Hello, this is a case analysis. that advises the members of SHS within the CDC by engaging œJustice and Placebo Controls by Jennifer Hawkins. the goal is to address questions SHS is having with at the close of the case : “ Are the AZT placebos administered in the Ivory Coast morally permissible? “ Is a public release of information about the trials morally permissible? Begin your work by (briefly) explaining Hawkin’s argument to the SHS. No more than one or two paragraphs should be dedicated to exposition, but a reader unfamiliar with the work should fully understand the author’s stance on the issue of placebo trials in such medical cases. Subsequent to the analysis, provide an original argument that draws upon Hawkins to argue for or against the release of information about the trials. It is necessary but not sufficient for you to determine the permissibility of the trials themselves; answering the first question does not necessarily imply an answer to the second question. You may find, for example, that the trials are permissible, but that the SHS staff has good grounds to release information about the trials anyway.
Is a global state possible or even desirable Make full use of the theoretical and empirical literature in your answer. (with reference to theories of realism, communism, liberalism and marxism) Project description The module’s name is International organizations and global governance (politics department). The essay is an assessment for the whole module. Critical analysis and analytical thinking must be demonstrated in this work. Writers that have to be used among others: For liberalism theory “ Leonard Woolf, L. Lindberg, Anne-Marie Slaughter For Marxism theory “ Marx, Lenin, Robert Cox, Craig Murphy, P. Cammack For realism and communism “ free choice of writers Authors that are preferably to be included among others for research “ Thomas Weiss and Rorden Wilkinson Requirements listed among others for first class essay include: Assessment takes into account the following criteria: extent and thoroughness of reading; use of sources; presentation of work including spelling and grammar; structure of the essay; fluency, clarity and authority of writing; strength and soundness of argument; knowledge of relevant theories and methods; independence of thought and critical character of analysis.TO ORDER FOR THIS QUESTION OR A SIMILAR ONE, CLICK THE ORDER NOW BUTTON AND ON THE ORDER FORM, FILL ALL THE REQUIRED DETAILS THEN TRACE THE DISCOUNT CODE, TYPE IT ON THE DISCOUNT BOX AND CLICK ON ˜USE CODE’ TO EFFECT YOUR DISCOUNT. THANK YOU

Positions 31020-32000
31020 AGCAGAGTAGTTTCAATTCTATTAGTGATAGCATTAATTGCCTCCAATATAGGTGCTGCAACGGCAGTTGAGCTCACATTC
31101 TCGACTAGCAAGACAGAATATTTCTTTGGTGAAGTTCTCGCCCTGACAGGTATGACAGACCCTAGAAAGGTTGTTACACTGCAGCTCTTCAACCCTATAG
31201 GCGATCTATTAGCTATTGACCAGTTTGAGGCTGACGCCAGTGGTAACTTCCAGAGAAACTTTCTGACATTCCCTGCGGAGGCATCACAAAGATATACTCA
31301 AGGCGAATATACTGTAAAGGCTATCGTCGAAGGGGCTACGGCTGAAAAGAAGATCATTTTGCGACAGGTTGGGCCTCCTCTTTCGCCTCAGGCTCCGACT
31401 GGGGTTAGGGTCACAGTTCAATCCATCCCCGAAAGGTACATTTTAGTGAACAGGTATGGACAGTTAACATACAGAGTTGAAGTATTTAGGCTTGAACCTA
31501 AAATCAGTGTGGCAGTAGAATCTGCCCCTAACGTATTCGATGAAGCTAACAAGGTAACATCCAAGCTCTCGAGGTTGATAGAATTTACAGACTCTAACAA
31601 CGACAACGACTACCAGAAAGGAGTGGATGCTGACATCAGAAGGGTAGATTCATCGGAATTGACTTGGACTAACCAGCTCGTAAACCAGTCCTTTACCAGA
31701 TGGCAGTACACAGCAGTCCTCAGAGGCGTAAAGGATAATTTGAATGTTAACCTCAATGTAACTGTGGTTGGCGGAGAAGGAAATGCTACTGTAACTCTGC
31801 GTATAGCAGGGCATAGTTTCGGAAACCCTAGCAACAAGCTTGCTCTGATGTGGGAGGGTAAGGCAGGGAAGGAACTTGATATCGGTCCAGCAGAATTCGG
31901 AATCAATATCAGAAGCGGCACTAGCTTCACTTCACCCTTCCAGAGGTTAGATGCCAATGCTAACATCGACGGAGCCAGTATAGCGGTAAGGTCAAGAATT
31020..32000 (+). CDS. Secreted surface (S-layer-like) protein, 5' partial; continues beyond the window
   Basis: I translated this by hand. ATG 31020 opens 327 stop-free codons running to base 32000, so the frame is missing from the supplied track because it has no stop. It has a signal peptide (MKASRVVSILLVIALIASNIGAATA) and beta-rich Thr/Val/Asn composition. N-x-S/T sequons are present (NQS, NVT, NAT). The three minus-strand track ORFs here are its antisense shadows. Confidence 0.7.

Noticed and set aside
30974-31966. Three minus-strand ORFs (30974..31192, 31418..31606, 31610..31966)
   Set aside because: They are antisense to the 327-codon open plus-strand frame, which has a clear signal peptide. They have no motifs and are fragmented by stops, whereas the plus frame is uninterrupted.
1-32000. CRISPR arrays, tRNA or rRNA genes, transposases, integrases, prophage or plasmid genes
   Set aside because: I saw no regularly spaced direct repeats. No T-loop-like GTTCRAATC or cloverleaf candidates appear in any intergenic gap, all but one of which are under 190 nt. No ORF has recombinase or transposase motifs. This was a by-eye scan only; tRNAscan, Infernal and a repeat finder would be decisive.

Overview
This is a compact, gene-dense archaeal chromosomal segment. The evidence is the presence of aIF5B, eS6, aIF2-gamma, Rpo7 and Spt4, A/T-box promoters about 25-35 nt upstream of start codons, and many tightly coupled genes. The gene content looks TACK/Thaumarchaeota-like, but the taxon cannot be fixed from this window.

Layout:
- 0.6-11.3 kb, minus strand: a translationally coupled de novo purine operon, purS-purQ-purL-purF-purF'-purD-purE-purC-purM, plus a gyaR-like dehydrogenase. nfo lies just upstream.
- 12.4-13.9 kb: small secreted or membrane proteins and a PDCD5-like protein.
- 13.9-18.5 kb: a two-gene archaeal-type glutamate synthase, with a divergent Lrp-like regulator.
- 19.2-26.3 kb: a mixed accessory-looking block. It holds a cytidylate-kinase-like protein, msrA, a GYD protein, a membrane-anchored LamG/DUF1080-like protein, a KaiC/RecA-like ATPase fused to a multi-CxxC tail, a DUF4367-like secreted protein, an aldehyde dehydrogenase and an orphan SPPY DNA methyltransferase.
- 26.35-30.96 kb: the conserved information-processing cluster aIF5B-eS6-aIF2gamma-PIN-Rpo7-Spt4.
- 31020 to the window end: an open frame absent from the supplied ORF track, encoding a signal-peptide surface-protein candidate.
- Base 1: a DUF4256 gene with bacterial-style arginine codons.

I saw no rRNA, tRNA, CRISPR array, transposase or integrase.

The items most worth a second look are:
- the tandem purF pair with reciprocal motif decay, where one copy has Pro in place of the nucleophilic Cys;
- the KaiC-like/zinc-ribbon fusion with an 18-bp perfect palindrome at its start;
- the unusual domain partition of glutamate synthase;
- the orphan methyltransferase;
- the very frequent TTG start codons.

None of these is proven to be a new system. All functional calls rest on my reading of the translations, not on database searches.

Order Description Assessment 2 (50% of marks) Essay of 2000 words: Is ˜Assisted-suicide’/euthanasia ethical? Welcome to this Growing Older module. This module provides the student with an insight into growing older. It examines the political and social context of old age especially given the demographic and health trends predicted for the future. It focuses on older people and the issues they may face that influence their wellbeing and quality of life. For, example, the module will examine how particular events in life can have an impact on an older persons’ wellbeing. The module will explore how old people can stay healthy within the contexts of health and social care and the differences that exist between them It has a strong focus this year on choices older people have when faced with death. This springs from the current Assisted Dying Bill (2014/15) that is currently being debated in the Lords and the Commons. The student will prepare a group presentation and an essay on the ethics of assisted dying/euthanasia. Aim and learning outcomes of the Module 1. To explain the changing demographic picture and its impact on the UK and globally. 2. To describe the factors that shape an older person’s wellbeing and quality of life. 3. To explain the health and social care divide. 4. To analyse the political and policy context surrounding older people. Indicative Reading List Main Textbook: Phillips, J., Ajrouch, K., Hillcoat-Nalletamy, S. (2010) Key Concepts in Social Gerontology, London: Sage. It is advisable to have access to this book as there will be readings from it every week. Reading As mentioned above, there is a set, main reading for each session which may be accompanied by additional readings set in class. These should be regarded as the minimum and further reading is advisable to expand your knowledge. The recommended texts that are associated with each session should not be regarded as an exhaustive list, feel free to browse the reading list at the end and to use alternative material. Allen, J. (2008) Older People and Wellbeing, London: Institute for Public Policy Research Allin, P. (2008) ˜Measuring societal wellbeing’, Economic and Labour Market Review, Vol. 1 (10), pgs 46-52 Johnson, M.L. (2005) The Cambridge Handbook of Age and Ageing. Cambridge: Cambridge University Press. Walker, A. and Hennessy (ed) (2004) Growing Older: Quality of Life in Old Age. Maidenhead: OUP. DoH. (2001) National service Framework for Older People.London: Dept of Health. Sumner, K. (2002) Our homes, our lives: Choices in later life arrangements. London: CPA. Core text: Phillips, J., Ajrouch, K., Hillcoat-Nalletamy, S. (2010) Key Concepts in Social Gerontology, London: Sage. Heller, T., Lee-Treweek, G., Katz, J., Stone, J. and Spurr, S (eds.). (2005) Perspectives on Complementary and Alternative Medicine.London: Routledge. Websites: General Medical Council www.gmc-uk.org King’s Fund www.kingsfund.org.uk MIND (mental health) www.mind.org.uk National Health Service www.nhs.uk National Statistics Office www.statistics.gov.uk